Converting retreat into gospel advance
At his inaugural address in 1933, President Franklin Delano Roosevelt spoke to a nation rocked by the Great Depression. He took the opportunity to turn the dire times into a more noble response.
He said in part, “So, first of all, let me assert my firm belief that the only thing we have to fear is fear itself—nameless, unreasoning, unjustified terror which paralyzes needed efforts to convert retreat into advance.”
Roosevelt saw the opportunity to take a difficult circumstances and pivot toward the future. This perspective is helpful for the church as well.
You and I have not lived through a time like this in our lives. We can all agree we aren’t going to miss terms like “self-quarantine,” “social distancing” and “shelter at home” once this finally passes.
But as we creep slowly forward, we dare not miss this opportunity to turn “retreat into advance.”
If you are a church leader, no doubt you were thinking at the start of the year about how to help your church be more effective in the work of the gospel in your community. You likely had conversations with staff and other leaders about how to minister to the marginalized in your community as well. Maybe you were focusing especially on the coming Easter season as key to your plans when everything changed.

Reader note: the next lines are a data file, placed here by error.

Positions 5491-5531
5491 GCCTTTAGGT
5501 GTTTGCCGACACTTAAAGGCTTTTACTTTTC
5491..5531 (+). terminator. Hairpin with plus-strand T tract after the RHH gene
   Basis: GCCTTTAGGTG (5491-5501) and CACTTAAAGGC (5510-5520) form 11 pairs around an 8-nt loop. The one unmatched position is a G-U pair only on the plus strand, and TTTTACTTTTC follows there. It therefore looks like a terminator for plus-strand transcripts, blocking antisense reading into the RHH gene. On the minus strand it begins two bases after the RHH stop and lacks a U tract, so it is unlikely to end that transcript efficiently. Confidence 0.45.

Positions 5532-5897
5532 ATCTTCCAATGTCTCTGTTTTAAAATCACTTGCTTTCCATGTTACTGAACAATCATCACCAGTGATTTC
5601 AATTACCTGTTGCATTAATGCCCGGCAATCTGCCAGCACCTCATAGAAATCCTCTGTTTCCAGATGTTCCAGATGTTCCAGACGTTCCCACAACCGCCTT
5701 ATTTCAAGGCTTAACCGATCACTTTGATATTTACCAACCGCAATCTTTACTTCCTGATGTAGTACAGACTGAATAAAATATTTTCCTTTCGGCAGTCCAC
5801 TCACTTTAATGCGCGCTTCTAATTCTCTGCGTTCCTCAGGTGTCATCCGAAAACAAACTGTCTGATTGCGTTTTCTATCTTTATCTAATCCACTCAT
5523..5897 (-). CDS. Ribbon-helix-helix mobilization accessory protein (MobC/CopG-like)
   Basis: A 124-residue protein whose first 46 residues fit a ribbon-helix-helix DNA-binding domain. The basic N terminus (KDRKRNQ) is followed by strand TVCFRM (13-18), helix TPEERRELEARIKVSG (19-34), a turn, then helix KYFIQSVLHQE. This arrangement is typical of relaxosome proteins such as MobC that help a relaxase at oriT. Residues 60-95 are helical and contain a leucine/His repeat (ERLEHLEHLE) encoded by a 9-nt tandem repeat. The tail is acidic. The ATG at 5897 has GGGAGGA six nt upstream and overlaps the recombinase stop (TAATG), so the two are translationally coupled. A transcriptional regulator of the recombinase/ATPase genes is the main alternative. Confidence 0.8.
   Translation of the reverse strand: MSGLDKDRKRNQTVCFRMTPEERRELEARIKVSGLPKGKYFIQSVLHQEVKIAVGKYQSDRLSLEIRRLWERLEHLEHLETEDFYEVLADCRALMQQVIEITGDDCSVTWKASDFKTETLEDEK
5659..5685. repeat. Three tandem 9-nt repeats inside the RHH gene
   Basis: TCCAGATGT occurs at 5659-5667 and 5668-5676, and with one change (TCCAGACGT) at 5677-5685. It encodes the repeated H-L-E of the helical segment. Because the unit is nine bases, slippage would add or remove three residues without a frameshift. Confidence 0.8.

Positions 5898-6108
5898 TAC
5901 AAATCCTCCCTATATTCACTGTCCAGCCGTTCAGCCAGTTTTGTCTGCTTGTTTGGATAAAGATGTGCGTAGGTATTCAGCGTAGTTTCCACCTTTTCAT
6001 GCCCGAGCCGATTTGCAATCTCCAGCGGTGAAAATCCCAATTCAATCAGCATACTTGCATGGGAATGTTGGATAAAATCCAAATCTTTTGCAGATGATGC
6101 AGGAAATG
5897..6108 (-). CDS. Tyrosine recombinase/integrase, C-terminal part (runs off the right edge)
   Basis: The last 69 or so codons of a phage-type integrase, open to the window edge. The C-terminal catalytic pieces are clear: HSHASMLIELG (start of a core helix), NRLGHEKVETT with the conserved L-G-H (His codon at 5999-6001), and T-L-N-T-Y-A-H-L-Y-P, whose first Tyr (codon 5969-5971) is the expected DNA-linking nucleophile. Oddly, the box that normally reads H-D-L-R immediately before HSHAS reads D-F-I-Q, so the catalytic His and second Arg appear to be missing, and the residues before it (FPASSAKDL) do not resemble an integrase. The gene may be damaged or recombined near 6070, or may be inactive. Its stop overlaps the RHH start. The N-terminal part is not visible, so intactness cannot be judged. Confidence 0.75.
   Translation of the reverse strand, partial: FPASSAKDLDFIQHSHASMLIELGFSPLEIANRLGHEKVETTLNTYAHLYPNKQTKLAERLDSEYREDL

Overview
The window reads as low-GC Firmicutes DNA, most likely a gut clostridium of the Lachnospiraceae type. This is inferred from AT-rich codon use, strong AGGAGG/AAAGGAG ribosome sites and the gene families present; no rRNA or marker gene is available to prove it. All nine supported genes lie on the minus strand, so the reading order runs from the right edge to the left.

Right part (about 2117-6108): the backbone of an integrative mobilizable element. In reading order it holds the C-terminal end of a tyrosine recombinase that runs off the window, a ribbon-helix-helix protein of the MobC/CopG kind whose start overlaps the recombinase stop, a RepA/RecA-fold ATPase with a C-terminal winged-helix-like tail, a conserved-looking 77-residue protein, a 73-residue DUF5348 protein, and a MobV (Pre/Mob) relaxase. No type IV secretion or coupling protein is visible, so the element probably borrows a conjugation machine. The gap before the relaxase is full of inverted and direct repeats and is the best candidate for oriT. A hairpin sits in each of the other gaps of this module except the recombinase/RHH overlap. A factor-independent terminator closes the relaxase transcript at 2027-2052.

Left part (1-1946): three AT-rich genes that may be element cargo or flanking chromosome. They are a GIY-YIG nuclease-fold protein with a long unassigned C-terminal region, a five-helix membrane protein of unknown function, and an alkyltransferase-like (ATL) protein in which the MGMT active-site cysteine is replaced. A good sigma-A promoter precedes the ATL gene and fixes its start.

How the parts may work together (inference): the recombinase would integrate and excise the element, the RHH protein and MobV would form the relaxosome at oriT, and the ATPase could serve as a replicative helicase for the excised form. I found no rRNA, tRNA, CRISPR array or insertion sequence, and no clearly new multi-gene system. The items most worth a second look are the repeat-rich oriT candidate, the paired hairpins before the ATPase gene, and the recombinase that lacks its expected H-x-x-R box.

A RENEWED VISION
It’s easy to see the pandemic as a great interruption to be endured and forgotten instead of the great opportunity to pivot toward a renewed vision for ministry. We can learn much in this case from the life of Jesus.
When you read the Gospels, you see that so much of his earthly ministry was based on responding to the opportunities that presented themselves to him: encountering fishermen as he walked alongside the Sea of Galilee (Matt. 4:18–22); a lame man dropped through the roof (Mark 2:1–12); a despised tax collector named Zacchaeus who came to hear him (Luke 19:1–10); an outcast Samaritan woman (John 4). The four Gospels are full of these.
The more you read these accounts, the more you see how Jesus was more available to the broken and marginalized because he wasn’t so busy checking off his to-do list for the day. He had margin to minister.
RESET YOUR WHY
This season can reset how we think about ministry at several levels. First, it allows us to help our churches see the why behind all we do. Too often, we give attention to what to do and how to do it, without giving attention to the why. But when we lose the why, the what and the how can fill our schedules to the point we can lose sight of the why.
Why has God placed your church in your community at this time in history?
Why has he provided you the specific leadership, gifts in your congregation, and circumstances in which you minister?
This is a good time to return to the why. Famous NFL legend Vince Lombardi gathered the Green Bay Packers after a rare loss in which they were heavily favored.
“Gentlemen,” he began practice, “this is a football.” Lombardi then took the team back to why they sacrificed together, why they went each week to play.